Alexa's start in India was the fourth after the US, UK and Germany. And Prasad admits that India is the biggest challenge. Wide variety of accents, languages ​​and mixed languages. "People ask Alexa, 'Weather Kya Hai' (what's the weather like) There's a lot of this mixed language people say names like Amitabh Bachchan are very different."

Prasad says that Alexa does a lot of it pretty effectively today, but says it will get better as it learns from more interactions. He is especially happy with the way Alexa speaks. "It's very Indian, the accent is very neutral, it must sound pleasant to a Tamil speaker, a Bengali speaker, a Kannada speaker, it should not sound weird, and we've achieved that," he says.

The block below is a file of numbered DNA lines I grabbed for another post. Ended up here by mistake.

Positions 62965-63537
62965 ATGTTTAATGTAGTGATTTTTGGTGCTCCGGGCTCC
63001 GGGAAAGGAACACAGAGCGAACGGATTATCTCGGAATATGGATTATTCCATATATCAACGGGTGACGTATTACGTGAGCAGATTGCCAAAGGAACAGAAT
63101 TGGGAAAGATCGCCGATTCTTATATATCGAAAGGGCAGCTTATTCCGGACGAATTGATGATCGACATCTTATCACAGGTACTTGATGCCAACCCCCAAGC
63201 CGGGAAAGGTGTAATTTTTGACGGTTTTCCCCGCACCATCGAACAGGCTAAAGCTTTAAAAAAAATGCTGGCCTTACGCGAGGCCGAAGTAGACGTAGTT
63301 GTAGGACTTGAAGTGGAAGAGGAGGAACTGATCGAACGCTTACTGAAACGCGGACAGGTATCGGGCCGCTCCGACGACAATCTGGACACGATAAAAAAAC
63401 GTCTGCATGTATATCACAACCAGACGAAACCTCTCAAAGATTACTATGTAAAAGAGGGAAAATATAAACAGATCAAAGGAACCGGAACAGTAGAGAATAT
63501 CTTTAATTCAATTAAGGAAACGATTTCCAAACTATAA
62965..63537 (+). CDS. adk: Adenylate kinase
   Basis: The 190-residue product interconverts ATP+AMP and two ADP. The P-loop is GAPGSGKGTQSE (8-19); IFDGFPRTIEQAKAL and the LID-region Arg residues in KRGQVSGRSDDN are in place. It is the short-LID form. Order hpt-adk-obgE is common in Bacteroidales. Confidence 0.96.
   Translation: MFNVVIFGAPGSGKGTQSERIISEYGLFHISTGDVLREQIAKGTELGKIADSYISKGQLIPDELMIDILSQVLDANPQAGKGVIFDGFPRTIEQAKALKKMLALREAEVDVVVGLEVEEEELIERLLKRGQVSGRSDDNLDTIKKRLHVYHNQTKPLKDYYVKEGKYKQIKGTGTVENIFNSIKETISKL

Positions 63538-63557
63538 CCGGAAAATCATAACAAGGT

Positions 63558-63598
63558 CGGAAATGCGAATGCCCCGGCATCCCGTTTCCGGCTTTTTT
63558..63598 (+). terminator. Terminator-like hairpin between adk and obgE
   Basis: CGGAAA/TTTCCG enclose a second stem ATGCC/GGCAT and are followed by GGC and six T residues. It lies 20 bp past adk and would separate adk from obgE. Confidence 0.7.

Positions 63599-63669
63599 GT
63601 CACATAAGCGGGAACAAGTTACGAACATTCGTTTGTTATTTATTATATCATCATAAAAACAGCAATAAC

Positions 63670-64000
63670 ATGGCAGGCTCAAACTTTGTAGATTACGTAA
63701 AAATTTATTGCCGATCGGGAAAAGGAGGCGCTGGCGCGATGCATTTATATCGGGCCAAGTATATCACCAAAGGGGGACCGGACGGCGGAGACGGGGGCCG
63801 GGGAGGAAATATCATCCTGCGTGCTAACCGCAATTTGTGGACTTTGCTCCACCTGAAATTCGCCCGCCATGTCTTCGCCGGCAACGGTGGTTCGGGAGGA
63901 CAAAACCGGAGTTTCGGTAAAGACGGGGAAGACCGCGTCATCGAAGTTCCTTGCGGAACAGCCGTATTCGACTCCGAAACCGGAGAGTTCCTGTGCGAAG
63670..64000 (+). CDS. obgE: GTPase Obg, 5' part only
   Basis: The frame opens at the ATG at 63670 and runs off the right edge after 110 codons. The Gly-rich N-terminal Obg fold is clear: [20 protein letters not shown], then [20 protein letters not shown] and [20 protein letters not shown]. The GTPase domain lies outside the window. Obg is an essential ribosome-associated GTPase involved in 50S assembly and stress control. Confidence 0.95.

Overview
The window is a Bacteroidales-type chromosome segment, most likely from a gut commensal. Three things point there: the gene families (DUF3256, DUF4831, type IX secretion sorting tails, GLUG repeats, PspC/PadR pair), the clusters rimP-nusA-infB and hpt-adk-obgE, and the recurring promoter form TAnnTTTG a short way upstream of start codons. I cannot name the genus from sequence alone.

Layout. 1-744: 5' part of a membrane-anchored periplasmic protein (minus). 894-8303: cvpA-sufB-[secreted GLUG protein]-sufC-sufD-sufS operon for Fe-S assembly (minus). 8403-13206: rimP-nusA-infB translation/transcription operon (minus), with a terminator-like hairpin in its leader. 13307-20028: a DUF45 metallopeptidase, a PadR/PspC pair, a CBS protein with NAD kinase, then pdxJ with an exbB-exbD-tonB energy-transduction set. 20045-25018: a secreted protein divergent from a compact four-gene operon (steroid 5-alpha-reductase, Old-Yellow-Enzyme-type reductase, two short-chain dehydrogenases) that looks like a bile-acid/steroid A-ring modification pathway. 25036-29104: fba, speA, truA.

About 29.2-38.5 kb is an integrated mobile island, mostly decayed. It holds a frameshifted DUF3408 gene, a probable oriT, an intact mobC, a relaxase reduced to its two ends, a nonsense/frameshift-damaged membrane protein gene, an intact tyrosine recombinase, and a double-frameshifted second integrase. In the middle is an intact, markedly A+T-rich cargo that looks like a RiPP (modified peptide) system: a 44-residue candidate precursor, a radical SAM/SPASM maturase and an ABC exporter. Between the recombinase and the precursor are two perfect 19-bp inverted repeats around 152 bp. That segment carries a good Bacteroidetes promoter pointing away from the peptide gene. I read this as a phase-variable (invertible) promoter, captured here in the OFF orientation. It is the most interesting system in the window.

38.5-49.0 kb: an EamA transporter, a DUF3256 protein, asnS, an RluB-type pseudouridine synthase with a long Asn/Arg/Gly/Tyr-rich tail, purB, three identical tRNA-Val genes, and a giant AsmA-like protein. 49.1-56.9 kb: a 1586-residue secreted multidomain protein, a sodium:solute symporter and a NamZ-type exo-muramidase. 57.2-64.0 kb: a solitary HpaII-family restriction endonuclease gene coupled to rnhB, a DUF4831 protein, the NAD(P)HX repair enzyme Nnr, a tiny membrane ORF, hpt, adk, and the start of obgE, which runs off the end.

His current focus is on improving Alexa's core intelligence, enabling ambiguous commands and coping with complex tasks such as vacation planning. "Then it will be much more human," he says.

And yes, in India he has to deal with the frequent use of the Hindi word "Achcha". It often sounds like Alexa that it tends to arouse Alexa when someone uses the word. "We have taken steps to make Alexa aware of the difference," says Prasad.